From My Window
The Closet From Hell
By Jane Thibodeau Martin
I know from talking to family and friends that many of us do a clean up/clean out/downsizing at this time of year " maybe as part of a New Year's resolution, or some of us to make room for possessions acquired during Christmas gift exchanges. I got an early start on this project when I retired this fall, and my first target was my nicely-sized clothing closet and dresser.
Now, I am not a fashion maven. I gravitate to jeans, topped with sweatshirts in winter and t-shirts in warm weather. Living in Oklahoma, the land of furnace-like summers, I have a lot of shorts and sleeveless shirts. And that's about it for what I actually wear, with the exception of a weekly dress-up or two for church or an evening out. At least that is what I thought, so it seemed like the clothing clean-out would be a relatively simple task.
But a closer survey of my completely-full closet revealed a much broader accumulation of clothing. There are specialty holiday shirts for Christmas, Halloween and the like; workout clothing; sports-logo clothing (including a generous supply of Packer, Brewer and Badger attire, of course,) semi-dress up and formal wear, lightweight outerwear and other seasonal choices, and on and on. I was actually wearing less than 10% of what was in there in a normal month, so I was able to reduce the accumulation by more than 40% without feeling any pain at all. (I wore uniforms at work, and have sympathy for those who have to have dedicated personal clothing for work. When I retired, my uniforms were the first to go.)
As a side note you can "age" some of my clothing collection by Packer player name " I have NFL jerseys for Barnette and Butler, among others!
It was a revelation to be able to easily find things in my closet with all the newly-liberated space, and I realized that if I REALLY had to, I could probably manage with only the closet space available to me in our camper (the "Tin Hilton,") measuring in at 18 inches wide and about 3.5 feet tall. That tells me just how excessive my clothing accumulation still is, even after the downsizing.
The bags of unwanted garments were donated, which got me thinking about the enormous amounts of discarded clothing in our well-to-do country.
"Fashionista" ran an article last year regarding this situation. Their data says we are buying and discarding clothing at five times the rate we were in 1980. About seven percent of that goes directly to landfills " where some of it belongs, if it is worn out. But a very large quantity of what we discard is donated to various organizations, where about 20% of what is donated is eventually resold. A very small percentage of donated clothing is cherry-picked by professional resale shoppers and sold in high-end specialty used clothing stores " designer labels, and other luxury type clothing. Lots goes to charitable resale stores such as Goodwill, where a bag of items may cost you $10 or less.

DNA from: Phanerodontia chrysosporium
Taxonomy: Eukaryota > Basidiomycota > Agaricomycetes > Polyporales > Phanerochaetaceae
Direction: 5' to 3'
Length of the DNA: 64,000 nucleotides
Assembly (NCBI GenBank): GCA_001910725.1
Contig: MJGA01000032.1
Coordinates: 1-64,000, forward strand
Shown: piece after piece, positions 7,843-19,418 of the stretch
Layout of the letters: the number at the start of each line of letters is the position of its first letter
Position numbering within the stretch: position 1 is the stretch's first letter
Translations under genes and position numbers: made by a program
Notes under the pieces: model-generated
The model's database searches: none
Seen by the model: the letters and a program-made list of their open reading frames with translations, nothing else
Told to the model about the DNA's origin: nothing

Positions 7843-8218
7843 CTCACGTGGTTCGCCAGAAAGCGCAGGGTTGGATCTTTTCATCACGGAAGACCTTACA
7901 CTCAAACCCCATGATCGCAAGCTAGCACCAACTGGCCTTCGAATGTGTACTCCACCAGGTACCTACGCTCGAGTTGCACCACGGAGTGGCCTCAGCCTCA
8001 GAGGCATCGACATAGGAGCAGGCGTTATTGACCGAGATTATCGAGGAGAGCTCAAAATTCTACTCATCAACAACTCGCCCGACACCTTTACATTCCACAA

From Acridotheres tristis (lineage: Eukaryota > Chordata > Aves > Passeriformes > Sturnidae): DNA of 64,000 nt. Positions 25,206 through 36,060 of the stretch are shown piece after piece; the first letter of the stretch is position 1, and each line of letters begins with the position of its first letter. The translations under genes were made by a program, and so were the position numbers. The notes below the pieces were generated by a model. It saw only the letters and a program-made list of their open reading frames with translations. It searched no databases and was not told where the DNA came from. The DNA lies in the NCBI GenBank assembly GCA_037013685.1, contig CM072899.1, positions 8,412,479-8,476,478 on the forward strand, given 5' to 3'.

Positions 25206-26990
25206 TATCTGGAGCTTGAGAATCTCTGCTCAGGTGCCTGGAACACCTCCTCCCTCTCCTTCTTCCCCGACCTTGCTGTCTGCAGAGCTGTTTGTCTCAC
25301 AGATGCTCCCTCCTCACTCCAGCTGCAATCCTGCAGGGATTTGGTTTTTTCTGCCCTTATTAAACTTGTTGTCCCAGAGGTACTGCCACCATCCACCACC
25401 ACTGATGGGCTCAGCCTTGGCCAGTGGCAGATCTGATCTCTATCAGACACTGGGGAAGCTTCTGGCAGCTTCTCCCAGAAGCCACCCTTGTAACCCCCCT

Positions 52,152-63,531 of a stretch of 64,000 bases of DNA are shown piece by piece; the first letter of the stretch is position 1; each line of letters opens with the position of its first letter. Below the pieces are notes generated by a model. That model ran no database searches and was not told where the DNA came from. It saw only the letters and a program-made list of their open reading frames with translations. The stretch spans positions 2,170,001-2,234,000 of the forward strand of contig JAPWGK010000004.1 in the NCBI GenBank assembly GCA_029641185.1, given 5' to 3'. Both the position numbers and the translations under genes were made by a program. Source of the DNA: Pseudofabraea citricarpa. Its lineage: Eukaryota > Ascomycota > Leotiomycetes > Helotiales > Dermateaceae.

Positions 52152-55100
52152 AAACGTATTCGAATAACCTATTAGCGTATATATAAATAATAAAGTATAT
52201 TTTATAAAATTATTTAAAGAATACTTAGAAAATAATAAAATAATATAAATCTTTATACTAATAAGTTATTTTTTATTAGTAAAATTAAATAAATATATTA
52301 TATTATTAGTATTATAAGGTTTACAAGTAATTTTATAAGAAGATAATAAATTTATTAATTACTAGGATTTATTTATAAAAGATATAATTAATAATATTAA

But way more is donated than can be sold in such settings, so the U.S. ships about a billion pounds of baled used clothing to third world markets in China, South American and sub-Saharan Africa every year. There it is marketed in what is called "bend over" markets " where it is displayed on the ground or low tables for shoppers to sort through. Think for a moment of this "supply chain" " clothes made in China, sold in the U.S., discarded, and then sent to market in Africa.
And some amount of donated clothing is recycled in the U.S., turned into insulation or cleaning rags. Non-donated clothing is sometimes resold privately at rummage sales, or given to family members and friends (especially children's clothing, the classic "hand-me-downs.")
The conclusion I came to is that most of us have WAY more clothing than we need. We can buy much less " and to feel good about donating to charities, buy the charities the clothing they need the most but usually don't get through donations " new underwear, t-shirts and socks, always very welcomed at homeless and domestic violence shelters and Veteran's homes. (It's good to call first and verify what sizes are most needed.)
Very little used clothing has much value. Our daughter loves to wear her father's "Class of 1976" t-shirt; and has a pair of his ridiculous bell-bottom jeans. But you may want to double-check Grandpa's closet before giving away his old Levi's " pairs from the 1950's sell as high as $5000 on e-bay (naturally only the best-condition old jeans hold that kind of value,) with the record being $46,532 for a pair of Levi's from the 1880's, purchased by the Levi company for their museum. Now that's a pair of jeans I'd like to find in the depths of my closet.
You can reach me for commentary, alternative viewpoints or ideas at this e-mail address: Janiethibmartin@gmail.com.
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